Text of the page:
The Honda NSR250R is a special machine. When the 249cc, tw0-stroke, 90° v-twin GP bike with lights first hit the streets of Japan, it cost roughly $7,500 in hard-earned American dollars — a tidy sum back then, especially for a 300 lbs machine that made 40hp stock. A coveted item for motorcycle collectors and discerning track riders a like, you can pick one up for over $10,000, the limited-production road-going version wasn’t terribly different from the 250GP World Championship bikes that factory teams were racing. A topical reminder, if we do say so ourselves… So how do you improve upon such a great machine? Ask the folks at TYGA Performance, who have been tinkering with NSR250R sport bikes since they opened in 2000.

Will MV Agusta Be Reviving the Cagiva Brand? Should It?

Talking to the Varese News, MV Agusta Executive Vice President Giorgio Girelli let slip a number of interesting tidbits about the Italian company — the biggest news of course concerns another company, Cagiva. Acknowledging the circulating rumors about the revival of the historic brand, Girelli was quick to point out that it’s not in the company’s current plan, but that the possibility was certainly there. Going further about the idea, Girelli suggested that Cagiva would make the most sense as a purely off-road brand, which would compliment MV Agusta’s pure on-road offerings.

WSBK Silly Season: Haslam to BMW, Fabrizio to Alstare Suzuki, & Haga to an Aprilia [UPDATED]

09/21/2010 @ 3:20 pm, by Jensen Beeler3 COMMENTS

UPDATE 3: Michel Fabrizio has signed-on with Alstare Suzuki team for 2011.

UPDATE 2: Leon Haslam has signed with the BMW Factory Squad.

UPDATE: It’s being reported that Noriyuki Haga has agreed to ride with the DFX team on a factory Aprilia RSV4, with  an announcement delayed out of deference to Biaggi’s impending WSBK crowning.

While the MotoGP silly season is just starting to wind down, the World Superbike shuffling of riders is apparently just getting underway. So far this silly season we’ve seen Marco Melandri make the switch into WSBK Racing, joining the young Eugene Laverty in the Sterilgarda Yamaha squad, and clearly displacing James Toseland from a job. Johnny Rea has also been in the news, confirming that he’d be with Ten Kate Honda next season, despite being only two years into a three year contract, which was a strange announcement at the very least.

After Ducati’s little spat with Infront Motor Sports last month, the Xerox Ducati Team will be no more in 2011, leaving factory riders Michel Fabrizio and Noriyuki S.O.L. when it comes to gainful employment, which is where our fist batch of silly season rumors starts us. If Moto.it‘s Carlo Baldi is to be believed (he is the listed press officer for Althea Ducati after all), Haga will find himself on a satellite Aprilia ride, while Michel Fabrizio will go to Alstare Suzuki. If you’re a die-hard WSBK fan you may realize that means that current Alstare Suzuki star Leon Haslam must be finding work elsewhere, with Baldi putting the British rider in the factory BMW squad. Still with us?

Ducati Pulling Out of WSBK in 2011

08/27/2010 @ 7:12 am, by Jensen Beeler11 COMMENTS

After being unable to achieve the racing regulations in World Superbike that it desires, Ducati has announced that it has officially pulled out of WSBK racing in order to focus its technical efforts on MotoGP racing, and bringing new technology to its street motorcycles. While Ducati Corse will continue to provide motorcycles and support to private teams, the Italian company will not field a factory team in the 2011 season.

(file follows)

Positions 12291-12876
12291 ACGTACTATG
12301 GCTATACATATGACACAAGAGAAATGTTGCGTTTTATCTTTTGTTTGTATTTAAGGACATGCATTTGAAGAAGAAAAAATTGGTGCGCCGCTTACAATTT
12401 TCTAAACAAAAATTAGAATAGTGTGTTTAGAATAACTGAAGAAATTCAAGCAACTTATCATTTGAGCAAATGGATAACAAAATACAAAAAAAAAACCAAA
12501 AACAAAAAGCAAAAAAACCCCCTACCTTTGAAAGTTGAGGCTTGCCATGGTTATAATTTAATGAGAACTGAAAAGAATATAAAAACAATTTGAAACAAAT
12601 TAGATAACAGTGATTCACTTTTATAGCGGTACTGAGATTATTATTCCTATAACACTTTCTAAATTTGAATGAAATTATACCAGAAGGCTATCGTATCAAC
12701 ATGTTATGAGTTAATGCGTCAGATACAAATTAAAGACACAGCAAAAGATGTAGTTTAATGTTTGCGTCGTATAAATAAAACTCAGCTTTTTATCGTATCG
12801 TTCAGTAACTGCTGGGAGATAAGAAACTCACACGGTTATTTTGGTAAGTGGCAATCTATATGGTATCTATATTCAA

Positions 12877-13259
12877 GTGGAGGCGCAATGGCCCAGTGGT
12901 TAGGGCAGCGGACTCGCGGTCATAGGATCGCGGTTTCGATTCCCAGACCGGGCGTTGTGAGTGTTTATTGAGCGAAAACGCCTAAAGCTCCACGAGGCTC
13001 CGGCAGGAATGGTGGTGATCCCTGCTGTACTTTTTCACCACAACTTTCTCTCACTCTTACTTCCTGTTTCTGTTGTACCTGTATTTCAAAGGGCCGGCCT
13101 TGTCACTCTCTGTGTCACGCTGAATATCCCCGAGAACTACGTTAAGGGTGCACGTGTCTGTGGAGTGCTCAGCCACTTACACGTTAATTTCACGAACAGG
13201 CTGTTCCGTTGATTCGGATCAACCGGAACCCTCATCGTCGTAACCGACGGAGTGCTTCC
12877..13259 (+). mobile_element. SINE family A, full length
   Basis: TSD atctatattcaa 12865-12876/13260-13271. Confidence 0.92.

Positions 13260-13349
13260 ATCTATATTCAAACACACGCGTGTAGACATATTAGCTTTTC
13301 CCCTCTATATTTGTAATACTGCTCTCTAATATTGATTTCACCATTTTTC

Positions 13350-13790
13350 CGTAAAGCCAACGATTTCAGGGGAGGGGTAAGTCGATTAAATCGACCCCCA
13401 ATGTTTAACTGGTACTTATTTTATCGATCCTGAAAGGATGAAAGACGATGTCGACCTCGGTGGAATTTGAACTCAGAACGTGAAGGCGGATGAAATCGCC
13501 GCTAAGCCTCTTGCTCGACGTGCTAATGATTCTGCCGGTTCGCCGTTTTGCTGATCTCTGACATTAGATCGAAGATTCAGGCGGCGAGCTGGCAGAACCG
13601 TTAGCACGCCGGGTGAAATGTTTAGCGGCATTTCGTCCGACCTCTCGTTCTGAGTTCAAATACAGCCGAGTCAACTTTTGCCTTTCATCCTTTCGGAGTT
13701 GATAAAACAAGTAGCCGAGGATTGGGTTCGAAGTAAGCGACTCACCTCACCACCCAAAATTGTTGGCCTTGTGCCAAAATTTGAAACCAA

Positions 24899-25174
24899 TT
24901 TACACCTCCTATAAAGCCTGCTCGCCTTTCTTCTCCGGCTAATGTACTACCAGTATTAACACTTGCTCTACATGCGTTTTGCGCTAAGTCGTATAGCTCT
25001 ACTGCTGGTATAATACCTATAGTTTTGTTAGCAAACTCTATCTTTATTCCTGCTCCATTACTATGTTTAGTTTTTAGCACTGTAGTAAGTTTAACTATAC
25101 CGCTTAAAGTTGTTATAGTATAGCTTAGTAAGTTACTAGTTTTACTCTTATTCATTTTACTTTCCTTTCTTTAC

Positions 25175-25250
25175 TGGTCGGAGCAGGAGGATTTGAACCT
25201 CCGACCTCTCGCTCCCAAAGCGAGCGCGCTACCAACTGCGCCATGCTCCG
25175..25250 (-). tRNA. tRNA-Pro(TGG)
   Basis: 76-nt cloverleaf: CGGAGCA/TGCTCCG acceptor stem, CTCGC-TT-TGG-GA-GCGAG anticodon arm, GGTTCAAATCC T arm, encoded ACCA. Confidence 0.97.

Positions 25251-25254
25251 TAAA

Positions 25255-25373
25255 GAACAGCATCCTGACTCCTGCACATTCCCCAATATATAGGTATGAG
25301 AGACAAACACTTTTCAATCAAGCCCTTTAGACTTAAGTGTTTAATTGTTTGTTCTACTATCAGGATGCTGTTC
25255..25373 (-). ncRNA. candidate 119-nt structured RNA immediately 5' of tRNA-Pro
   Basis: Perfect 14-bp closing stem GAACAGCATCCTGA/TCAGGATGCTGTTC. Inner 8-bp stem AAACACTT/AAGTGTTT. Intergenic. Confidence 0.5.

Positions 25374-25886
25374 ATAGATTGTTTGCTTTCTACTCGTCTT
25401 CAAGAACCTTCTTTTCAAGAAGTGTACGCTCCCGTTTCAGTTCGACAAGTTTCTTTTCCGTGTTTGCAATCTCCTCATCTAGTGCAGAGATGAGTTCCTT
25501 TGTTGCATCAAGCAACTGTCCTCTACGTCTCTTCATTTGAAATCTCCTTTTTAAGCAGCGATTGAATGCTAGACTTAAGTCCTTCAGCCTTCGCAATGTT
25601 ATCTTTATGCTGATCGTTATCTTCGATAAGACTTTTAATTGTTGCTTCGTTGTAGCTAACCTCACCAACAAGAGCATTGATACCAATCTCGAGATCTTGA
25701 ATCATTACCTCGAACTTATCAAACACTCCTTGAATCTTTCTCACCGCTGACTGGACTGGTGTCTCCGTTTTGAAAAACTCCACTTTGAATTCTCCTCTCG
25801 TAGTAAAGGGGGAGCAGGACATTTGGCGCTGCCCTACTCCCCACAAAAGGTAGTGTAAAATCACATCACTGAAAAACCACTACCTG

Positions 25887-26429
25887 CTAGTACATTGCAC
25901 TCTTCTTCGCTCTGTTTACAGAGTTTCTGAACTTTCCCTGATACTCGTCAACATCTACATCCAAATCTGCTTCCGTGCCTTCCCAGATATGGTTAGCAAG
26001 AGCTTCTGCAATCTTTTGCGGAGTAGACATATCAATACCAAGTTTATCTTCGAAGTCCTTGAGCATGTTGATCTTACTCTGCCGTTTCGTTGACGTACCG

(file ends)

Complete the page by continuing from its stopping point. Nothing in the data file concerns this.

Although Xerox is apparently still game to foot the bill for Ducati’s WSBK effort, the title sponsor only wishes to do so if the factory team is winning races. This goal becomes increasingly more difficult for Ducati, who is finding the current 1198 Superbike not on equal footing performance-wise with the inline-four Japanese Superbikes. Closing the performance gap for Ducati means either the simple fix of adding larger throttle bodies to the existing race package, or the expensive choice of developing the 1198 motor further.

Question of the Day: Should Ducati Give Factory Support to Althea Ducati and Carlos Checa?

04/29/2010 @ 8:51 am, by Jensen Beeler9 COMMENTS

Our good colleagues over at MotoBlog.it delved into this idea today, and it brings up an interesting issue. At what point does Ducati begin supporting the privateer efforts of Althea Ducati and its rider Carlos Checa?

Checa is of course already has a win under his belt this season, not to mention that he has had very strong and consistent finishes. Checa also leads the factory Ducati riders by 18 (Haga) & 50 (Fabrizio) points…all of which was accomplished on a machine that should be inferior to what Xerox Ducati has been racing, and achieving lesser results with to this point in the season.

Video: Michel Fabrizio Gets the Kiss of Death

10/27/2009 @ 9:30 pm, by Jensen Beeler5 COMMENTS

Davide-Tardozzi-Xerox-Ducati

After Noriyuki Haga lost the WSBK Championship, Davide Tardozzi, team Manager for Xerox Ducati, came under a lot of fire for letting Michel Fabrizio compete against his teammate Haga.

Citing points lost at Imola, and Fabrizio’s 1st place finish in Race 2 of Portimao, many think Tardozzi should have put the hand-cuffs of team orders on the Italian rider. We’ll save that debate for another article, but in a candid moment it seems Tardozzi had his own opinion. Click after the jump for a video you can’t refuse.

Haga & Fabrizio Re-Sign With Ducati Corse for 2010

09/29/2009 @ 3:00 pm, by Jensen Beeler1 COMMENT

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Ducati Corse has re-signed both of its World Superbike riders, Noriyuki Haga & Michel Fabrizio, for the 2010 season. No word on the details of the rider’s contracts, but the move won’t cause any surprises in the WSBK paddock. Xerox Ducati has been dominating the World Superbike series, save for one man, Ben Spies.

WSBK: Race 2 at Kyalami, South Africa

05/18/2009 @ 3:36 pm, by Jensen BeelerComments Off on WSBK: Race 2 at Kyalami, South Africa

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With Race 1 full of cliff-hanger moments, South African fans at the Kyalami circuit eagerly awaited the second race of World Superbike south of the Equator. Enough with the Hyperbole, continue reading to see a full race report from Race 2, complete with spoilers.

WSBK: Race 1 at Kyalami, South Africa

05/18/2009 @ 2:34 pm, by Jensen BeelerComments Off on WSBK: Race 1 at Kyalami, South Africa

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This weekend, World Superbike Championship racing returned to South Africa at the Kyalami circuit, much to the delight of local motorcycle fans. The Kyalami track, which had been scheduled to be demolished, and then have housing built in its place, features vast elevation changes and sweeping bends, and has been much improved since the removal of the chicane at Turn 12. So interest was high in how the racing would turn out on this tight twisty circuit. Continue reading for a full race report on Race 1 at Kyalami, South Africa.